Deviate Nitro Elite 1
Average 2.3
Compared to 143 running shoes
Number of shoes
1
Toebox durability
5

Heel padding durability

Contrary to the upper, the heel tells a more impressive tale. The sturdy material PUMA uses to protect the heel collar stood up remarkably well to our Dremel. With an admirable resistance to wear and tear, it earned a solid 4 out of 5!

PUMA Deviate Nitro Elite heel

Test results
Deviate Nitro Elite 4
Average 3.1
Compared to 139 running shoes
Number of shoes
1
Heel padding durability
5

Outsole hardness

Transitioning to the outsole, we observed a notably low value (71.8 HC) in our durometer test, which is typical—and desirable—for a racing shoe.

PUMA Deviate Nitro Elite grip

Similar to car or Formula 1 tires, the softer the compound, the greater the grip. It's essential to remember this shoe isn't designed for everyday training—although PumaGrip it's a compound renowned for its durability, so it definitely can be used for that purpose.

Another standout feature of this PUMA shoe is the generous cover of rubber it boasts, more than you'll find on most racing shoes. This results in truly impressive durability, which makes this shoe also fantastic for interval training or running in other surfaces.

PUMA Deviate Nitro Elite Outsole hardness
Test results
Deviate Nitro Elite 71.8 HC
Average 80.3 HC
We use an average of four tests. The photo shows one of those tests.
Compared to 260 running shoes
Number of shoes
55.5 HC
Outsole hardness
92.8 HC

Outsole thickness

Of course, a racing shoe equals thin outsole. Adding thicker rubber would increase weight, which isn't ideal when the goal is to race as quickly as possible. A measurement of 1.9 mm aligns perfectly with other world-class competition shoes that we also tested in our lab, such as the ASICS Metaspeed Edge+ or the Saucony Endorphin Pro 3.

PUMA Deviate Nitro Elite Outsole thickness
Test results
Deviate Nitro Elite 1.9 mm
Average 3.2 mm
Compared to 279 running shoes
Number of shoes
0.0 mm
Outsole thickness
6.6 mm

Weight

The Deviate Nitro Elite from PUMA doesn't just feel light—it's incredibly featherweight. Weighing a mere 7.1 oz (200g), it's a whopping 34% lighter than the average running shoe.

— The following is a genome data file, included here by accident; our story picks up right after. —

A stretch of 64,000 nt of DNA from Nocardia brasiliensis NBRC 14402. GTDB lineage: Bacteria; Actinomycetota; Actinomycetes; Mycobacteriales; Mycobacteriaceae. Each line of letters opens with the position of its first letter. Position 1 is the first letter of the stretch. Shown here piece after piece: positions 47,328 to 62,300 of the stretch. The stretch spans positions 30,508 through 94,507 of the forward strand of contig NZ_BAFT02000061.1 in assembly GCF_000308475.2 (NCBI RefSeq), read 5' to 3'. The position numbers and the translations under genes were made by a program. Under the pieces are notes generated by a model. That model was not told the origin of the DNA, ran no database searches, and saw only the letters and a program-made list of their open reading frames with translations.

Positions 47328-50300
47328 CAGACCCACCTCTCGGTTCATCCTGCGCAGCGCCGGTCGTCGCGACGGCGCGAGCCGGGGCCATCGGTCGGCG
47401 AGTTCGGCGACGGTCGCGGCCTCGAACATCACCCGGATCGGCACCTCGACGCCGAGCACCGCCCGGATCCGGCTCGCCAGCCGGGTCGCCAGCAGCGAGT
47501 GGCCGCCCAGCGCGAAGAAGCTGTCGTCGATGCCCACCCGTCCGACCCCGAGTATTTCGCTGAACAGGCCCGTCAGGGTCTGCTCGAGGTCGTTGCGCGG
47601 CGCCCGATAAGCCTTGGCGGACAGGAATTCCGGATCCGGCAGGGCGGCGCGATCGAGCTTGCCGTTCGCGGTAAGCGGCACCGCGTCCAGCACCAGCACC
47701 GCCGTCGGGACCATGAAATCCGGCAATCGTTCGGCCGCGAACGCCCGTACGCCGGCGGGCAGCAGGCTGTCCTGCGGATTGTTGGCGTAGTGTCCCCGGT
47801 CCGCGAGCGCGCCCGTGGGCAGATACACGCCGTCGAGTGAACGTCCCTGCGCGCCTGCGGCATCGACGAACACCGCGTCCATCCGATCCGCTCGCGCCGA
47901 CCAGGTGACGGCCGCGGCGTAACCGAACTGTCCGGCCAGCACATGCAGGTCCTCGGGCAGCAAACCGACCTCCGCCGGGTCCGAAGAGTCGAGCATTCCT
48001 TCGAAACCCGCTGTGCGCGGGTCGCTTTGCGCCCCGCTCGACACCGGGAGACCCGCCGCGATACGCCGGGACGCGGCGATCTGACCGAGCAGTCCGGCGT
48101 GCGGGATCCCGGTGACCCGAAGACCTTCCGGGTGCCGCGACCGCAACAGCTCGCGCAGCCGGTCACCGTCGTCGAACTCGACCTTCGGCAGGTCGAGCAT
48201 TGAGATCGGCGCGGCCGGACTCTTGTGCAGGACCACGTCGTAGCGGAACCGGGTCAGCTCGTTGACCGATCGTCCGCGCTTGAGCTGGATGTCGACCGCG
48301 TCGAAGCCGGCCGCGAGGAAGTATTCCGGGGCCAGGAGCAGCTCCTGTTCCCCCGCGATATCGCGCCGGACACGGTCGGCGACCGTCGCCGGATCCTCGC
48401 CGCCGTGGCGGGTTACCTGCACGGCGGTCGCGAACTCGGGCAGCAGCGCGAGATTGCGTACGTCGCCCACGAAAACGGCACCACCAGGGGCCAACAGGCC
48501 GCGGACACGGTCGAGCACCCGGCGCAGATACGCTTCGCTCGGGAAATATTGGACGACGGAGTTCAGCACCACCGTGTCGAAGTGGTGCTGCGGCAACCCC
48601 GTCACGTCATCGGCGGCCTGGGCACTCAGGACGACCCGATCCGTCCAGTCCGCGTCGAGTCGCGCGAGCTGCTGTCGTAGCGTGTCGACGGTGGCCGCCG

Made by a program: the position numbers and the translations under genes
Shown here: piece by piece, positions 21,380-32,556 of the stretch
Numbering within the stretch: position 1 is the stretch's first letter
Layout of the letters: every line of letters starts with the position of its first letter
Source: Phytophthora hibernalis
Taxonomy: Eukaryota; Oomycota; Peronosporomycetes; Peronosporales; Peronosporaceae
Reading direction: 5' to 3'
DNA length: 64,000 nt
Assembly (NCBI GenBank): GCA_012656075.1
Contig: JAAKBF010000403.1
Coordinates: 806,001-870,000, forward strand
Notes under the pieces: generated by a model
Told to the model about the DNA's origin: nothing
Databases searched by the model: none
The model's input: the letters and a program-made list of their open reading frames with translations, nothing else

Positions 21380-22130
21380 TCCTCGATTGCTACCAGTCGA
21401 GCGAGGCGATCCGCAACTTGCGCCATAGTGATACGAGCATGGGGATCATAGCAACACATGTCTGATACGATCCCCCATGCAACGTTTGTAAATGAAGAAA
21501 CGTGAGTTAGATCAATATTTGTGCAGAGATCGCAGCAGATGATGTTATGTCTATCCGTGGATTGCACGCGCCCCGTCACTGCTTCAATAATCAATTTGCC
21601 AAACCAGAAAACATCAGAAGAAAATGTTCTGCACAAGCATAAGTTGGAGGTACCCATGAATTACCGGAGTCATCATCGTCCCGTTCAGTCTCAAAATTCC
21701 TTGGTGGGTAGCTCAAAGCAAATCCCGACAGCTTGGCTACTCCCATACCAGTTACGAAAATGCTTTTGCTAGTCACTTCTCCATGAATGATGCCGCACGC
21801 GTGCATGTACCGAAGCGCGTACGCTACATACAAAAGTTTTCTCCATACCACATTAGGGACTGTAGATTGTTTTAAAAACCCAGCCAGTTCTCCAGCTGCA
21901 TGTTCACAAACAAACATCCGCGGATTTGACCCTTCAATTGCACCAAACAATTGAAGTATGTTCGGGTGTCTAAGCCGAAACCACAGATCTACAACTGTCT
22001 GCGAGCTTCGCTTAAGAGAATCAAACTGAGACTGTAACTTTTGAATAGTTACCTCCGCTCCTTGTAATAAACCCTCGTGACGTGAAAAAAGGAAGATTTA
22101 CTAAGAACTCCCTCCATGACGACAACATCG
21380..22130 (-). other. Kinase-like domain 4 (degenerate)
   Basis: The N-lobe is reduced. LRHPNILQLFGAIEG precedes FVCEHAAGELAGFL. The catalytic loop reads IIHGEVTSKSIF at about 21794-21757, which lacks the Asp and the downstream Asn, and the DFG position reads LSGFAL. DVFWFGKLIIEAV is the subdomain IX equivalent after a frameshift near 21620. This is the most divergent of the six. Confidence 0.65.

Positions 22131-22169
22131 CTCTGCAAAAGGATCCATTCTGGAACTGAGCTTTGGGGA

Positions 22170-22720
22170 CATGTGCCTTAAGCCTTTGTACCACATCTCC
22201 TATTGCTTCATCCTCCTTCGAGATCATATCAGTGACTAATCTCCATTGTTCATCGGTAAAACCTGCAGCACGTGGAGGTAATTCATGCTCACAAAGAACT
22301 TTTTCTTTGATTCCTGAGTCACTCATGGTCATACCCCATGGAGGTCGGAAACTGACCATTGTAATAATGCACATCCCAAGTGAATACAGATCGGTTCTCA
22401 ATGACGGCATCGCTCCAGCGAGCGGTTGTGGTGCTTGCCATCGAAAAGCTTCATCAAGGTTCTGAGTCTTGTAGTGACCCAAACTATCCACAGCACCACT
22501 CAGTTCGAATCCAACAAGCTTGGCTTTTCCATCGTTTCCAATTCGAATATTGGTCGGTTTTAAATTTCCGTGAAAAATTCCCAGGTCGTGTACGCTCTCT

PUMA Deviate Nitro Elite Weight
Test results
Deviate Nitro Elite 7.05 oz (200g)
Average 9.35 oz (265g)
Compared to 280 running shoes
Number of shoes
5.26 oz (149g)
Weight
12.56 oz (356g)

Cushioning

Heel stack

Here's a time when our findings deviate considerably from what the brand says. Our meticulous measurements using a caliper revealed a heel height of 31.1 mm, which is substantially lower than stated by PUMA (36 mm).

PUMA Deviate Nitro Elite Heel stack
Test results
Deviate Nitro Elite 31.1 mm
Average 33.5 mm
Compared to 279 running shoes
Number of shoes
7.6 mm
Heel stack
42.7 mm

Forefoot stack

We ran into a similar problem with the forefoot. PUMA's advertised 28 mm of foam fell short, with our lab measurements revealing only 25.4 mm. While not as huge a discrepancy as in the heel, it's still far from ideal.

For today's marathon-running standards, this under-30-mm thickness seems subpar, especially when most competition shoes boast a foam layer exceeding 30 mm in the same region in order to protect your muscles for the last third of the race.

PUMA Deviate Nitro Elite Forefoot stack
Test results
Deviate Nitro Elite 25.4 mm
Average 24.9 mm
Compared to 279 running shoes
Number of shoes
7.6 mm
Forefoot stack
35.8 mm

Drop

Considering these figures, the stated 8-mm heel-to-toe drop, in reality, measures out to be 5.7 mm.